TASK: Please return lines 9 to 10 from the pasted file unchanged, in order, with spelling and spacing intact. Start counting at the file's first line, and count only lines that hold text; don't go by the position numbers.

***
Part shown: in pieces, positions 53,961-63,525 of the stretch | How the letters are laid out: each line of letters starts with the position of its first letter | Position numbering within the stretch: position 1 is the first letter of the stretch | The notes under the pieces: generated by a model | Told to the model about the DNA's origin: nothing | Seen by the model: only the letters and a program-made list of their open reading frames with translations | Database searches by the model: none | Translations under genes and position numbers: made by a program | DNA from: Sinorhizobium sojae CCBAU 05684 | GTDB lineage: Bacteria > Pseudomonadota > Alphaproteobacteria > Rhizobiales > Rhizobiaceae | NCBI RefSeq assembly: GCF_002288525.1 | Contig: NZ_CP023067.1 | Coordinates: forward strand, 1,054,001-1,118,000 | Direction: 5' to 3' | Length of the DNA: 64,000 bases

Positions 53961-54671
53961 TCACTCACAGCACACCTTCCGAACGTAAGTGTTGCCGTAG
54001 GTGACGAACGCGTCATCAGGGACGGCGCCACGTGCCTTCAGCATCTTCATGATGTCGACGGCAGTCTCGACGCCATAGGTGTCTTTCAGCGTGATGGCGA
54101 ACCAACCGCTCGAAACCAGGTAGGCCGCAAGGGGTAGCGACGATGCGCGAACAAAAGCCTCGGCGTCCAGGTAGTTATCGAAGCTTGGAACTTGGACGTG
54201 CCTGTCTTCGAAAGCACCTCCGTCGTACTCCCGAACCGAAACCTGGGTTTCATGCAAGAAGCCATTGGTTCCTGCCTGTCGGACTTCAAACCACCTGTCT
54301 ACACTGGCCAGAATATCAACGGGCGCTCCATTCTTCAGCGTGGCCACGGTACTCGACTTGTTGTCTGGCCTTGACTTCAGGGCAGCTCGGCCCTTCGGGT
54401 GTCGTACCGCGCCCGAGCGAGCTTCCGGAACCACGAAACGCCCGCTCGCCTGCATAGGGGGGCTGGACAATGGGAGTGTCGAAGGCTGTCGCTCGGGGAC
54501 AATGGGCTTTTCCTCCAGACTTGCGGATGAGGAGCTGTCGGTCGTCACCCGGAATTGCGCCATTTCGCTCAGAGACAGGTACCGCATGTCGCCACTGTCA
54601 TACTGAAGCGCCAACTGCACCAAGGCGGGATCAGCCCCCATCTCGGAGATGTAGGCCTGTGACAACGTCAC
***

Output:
54501 AATGGGCTTTTCCTCCAGACTTGCGGATGAGGAGCTGTCGGTCGTCACCCGGAATTGCGCCATTTCGCTCAGAGACAGGTACCGCATGTCGCCACTGTCA
54601 TACTGAAGCGCCAACTGCACCAAGGCGGGATCAGCCCCCATCTCGGAGATGTAGGCCTGTGACAACGTCAC